GOP convention speakers decry ‘mayhem,’ slam Democrats as anti-police


Several speakers during the fourth night of the Republican National Convention on Thursday decried violence in American cities and attacked Democrats as anti-police.

Ann Dorn, the widow of a retired St. Louis police captain, spoke of her husband David’s police career and his friendship with a local man who eventually opened a pawn shop. She went on to describe the night earlier this year when, during unrest after the death of George Floyd, David was killed responding to looting at the shop.

“They shot and killed Dave in cold blood and livestreamed the execution and his last moments on this earth,” she said. “Dave’s grandson was watching the video on Facebook in real time, not realizing he was watching his own grandfather dying on the sidewalk.”

“Violence and destruction are not legitimate forms of protest. They do not safeguard Black lives. They destroy them. President Trump understands this and has offered federal help to restore order in our communities. In a time when police departments are short on resources and manpower, we need that help,” Dorn said.

Police Benevolent Association (PBA) President Pat Lynch, meanwhile, said the “stakes have never been higher” for the president’s reelection. Lynch decried urban crime rates and accused Democrats of “walk[ing] away from us” by cutting police budgets.

“Democratic politicians have surrendered our streets and institutions,” Lynch said. “The loudest voices have taken control, and our so-called ‘leaders’ are scrambling to catch up to them.”

The PBA endorsed the president for reelection earlier this month, with Lynch attending an event at the president’s Bedminster, N.J., golf club.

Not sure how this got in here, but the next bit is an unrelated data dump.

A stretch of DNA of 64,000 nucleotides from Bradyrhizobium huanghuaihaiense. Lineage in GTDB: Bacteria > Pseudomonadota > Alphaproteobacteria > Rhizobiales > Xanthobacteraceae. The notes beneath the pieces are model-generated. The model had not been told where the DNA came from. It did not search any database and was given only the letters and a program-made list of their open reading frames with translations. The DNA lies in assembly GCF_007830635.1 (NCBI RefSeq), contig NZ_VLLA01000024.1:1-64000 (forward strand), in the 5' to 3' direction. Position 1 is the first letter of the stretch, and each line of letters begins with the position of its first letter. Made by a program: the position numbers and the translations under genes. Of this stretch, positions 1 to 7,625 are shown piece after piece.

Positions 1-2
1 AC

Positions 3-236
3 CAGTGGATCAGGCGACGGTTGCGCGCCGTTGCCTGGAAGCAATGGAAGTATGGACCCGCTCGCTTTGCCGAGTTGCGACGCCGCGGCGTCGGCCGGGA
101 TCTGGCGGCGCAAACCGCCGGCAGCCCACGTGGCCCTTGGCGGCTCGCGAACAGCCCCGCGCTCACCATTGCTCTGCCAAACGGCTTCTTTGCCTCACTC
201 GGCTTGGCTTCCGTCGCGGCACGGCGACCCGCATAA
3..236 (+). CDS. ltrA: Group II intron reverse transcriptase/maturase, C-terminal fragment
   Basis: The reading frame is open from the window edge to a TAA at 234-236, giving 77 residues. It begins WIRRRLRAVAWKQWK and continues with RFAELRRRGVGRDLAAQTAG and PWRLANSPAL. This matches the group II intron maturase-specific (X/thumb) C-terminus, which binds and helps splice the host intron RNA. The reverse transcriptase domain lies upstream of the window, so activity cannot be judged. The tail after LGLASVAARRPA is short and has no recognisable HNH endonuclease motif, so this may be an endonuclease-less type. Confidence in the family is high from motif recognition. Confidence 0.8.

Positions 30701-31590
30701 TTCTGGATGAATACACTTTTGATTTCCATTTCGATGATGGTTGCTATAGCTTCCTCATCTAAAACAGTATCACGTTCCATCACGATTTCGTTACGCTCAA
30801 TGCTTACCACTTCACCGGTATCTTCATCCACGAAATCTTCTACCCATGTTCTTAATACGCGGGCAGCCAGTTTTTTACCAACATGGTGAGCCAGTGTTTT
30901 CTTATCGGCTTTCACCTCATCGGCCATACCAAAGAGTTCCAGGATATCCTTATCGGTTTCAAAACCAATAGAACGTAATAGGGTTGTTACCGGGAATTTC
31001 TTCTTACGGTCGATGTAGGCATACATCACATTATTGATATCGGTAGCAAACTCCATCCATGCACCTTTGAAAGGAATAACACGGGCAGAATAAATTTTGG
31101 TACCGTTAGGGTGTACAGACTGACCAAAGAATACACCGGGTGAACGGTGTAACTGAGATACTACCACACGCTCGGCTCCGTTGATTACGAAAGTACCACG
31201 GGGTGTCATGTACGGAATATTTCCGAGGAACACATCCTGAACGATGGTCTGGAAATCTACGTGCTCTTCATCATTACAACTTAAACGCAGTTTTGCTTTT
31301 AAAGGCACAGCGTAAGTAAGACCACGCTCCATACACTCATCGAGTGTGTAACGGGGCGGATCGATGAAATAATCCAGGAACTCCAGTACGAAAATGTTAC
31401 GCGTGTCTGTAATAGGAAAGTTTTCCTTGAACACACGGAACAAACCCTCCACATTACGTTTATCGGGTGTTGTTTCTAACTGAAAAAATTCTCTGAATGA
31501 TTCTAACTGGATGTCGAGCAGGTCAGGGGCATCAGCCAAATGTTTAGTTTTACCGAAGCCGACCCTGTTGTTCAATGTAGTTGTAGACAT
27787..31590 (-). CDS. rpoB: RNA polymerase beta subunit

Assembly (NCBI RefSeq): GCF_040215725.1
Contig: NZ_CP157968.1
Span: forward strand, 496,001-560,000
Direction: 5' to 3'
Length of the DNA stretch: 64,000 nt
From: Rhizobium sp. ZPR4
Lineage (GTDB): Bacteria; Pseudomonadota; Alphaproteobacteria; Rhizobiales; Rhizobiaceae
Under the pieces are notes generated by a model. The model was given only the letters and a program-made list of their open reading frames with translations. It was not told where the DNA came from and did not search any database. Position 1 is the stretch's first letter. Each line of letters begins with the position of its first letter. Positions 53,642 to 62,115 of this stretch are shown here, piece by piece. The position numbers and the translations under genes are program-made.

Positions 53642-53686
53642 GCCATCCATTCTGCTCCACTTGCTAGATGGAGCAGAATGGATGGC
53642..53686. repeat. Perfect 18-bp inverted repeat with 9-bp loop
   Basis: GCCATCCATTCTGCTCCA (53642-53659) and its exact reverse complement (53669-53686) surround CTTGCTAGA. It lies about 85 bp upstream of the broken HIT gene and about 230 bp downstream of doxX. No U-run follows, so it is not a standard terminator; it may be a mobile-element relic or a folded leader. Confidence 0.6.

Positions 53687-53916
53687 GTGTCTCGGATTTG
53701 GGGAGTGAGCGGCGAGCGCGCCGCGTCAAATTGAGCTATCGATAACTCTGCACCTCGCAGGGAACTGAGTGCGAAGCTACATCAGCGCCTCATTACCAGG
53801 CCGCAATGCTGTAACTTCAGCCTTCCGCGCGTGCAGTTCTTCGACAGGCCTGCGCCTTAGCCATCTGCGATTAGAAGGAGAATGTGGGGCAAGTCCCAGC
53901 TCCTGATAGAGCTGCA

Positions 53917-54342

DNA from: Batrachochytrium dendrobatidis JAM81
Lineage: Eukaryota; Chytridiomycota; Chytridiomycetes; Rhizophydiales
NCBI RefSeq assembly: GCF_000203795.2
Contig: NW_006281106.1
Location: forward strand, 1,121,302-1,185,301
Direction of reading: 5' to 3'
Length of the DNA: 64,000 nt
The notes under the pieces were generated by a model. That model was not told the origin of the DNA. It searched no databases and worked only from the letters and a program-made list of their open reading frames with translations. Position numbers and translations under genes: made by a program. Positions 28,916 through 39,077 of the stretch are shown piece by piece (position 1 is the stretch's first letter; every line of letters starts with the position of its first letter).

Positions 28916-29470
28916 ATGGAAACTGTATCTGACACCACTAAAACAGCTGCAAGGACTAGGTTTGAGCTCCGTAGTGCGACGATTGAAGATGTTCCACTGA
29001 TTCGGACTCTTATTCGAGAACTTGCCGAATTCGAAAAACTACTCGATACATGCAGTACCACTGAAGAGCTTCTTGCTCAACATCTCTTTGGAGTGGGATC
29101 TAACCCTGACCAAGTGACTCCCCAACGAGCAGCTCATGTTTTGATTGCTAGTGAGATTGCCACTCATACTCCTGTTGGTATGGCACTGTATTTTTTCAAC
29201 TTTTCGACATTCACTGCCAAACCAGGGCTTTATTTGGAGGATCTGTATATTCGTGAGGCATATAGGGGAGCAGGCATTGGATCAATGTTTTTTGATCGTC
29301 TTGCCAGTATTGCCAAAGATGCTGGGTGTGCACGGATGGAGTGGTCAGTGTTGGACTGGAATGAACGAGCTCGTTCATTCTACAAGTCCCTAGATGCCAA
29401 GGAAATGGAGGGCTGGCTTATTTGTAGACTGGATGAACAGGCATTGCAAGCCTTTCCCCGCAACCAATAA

“I cannot remember when we’ve ever endorsed for the office of president of the United States, until now. That’s how important this is,” Lynch said earlier this month.

Remarks from the speakers come amid social unrest in the U.S. spurred by the shooting of Jacob Blake, a Black man who was shot in the back seven times by police in Kenosha, Wis., while he was trying to enter his vehicle. Blake is currently paralyzed from the waist down. 

Following the incident, protests broke out in the state, and some demonstrations have lead to violent clashes with law enforcement. 

Rudy Giuliani, President Trump’s personal attorney, also offered an extreme warning about what he claimed would be the decline of public safety under a Biden administration.

He echoed the message put forth by Trump and his allies that Biden and Democrats would allow violence in American metropolitan areas, citing the current protests in “progressive cities.”

Giuliani, who served as New York City mayor from 1994 to 2001, specifically decried violence and looting in New York City that accompanied peaceful protests against racial injustice following the killing of Floyd, an unarmed Black man who died in Minneapolis police custody in May.

“It is clear that a vote for Biden and the Democrats creates the risk that you will bring this lawlessness to your city, to your town, to your suburb. There is no question that this awesome job of restoring safety to our people cannot be done from your basement, Joe,” Giuliani said, taking a swipe at Biden. 

Trump, he said, would “fight with all his strength to preserve the American system of government and our way of life” if he is reelected.

Biden issued a statement about the unrest Thursday, saying “The violence we’re witnessing is happening under Donald Trump. Not me. It’s getting worse, and we know why.”

Giuliani and Lynch did not mention Blake in their speeches Thursday, although Housing and Urban Development Secretary Ben Carson mentioned the incident later. 

Trump is poised to accept the GOP nomination on the south lawn of the White House later Thursday night. 

Tags Ben Carson David Dorn Donald Trump Jacob Blake Joe Biden Republican National Convention 2020 Robert Mueller Rudy Giuliani

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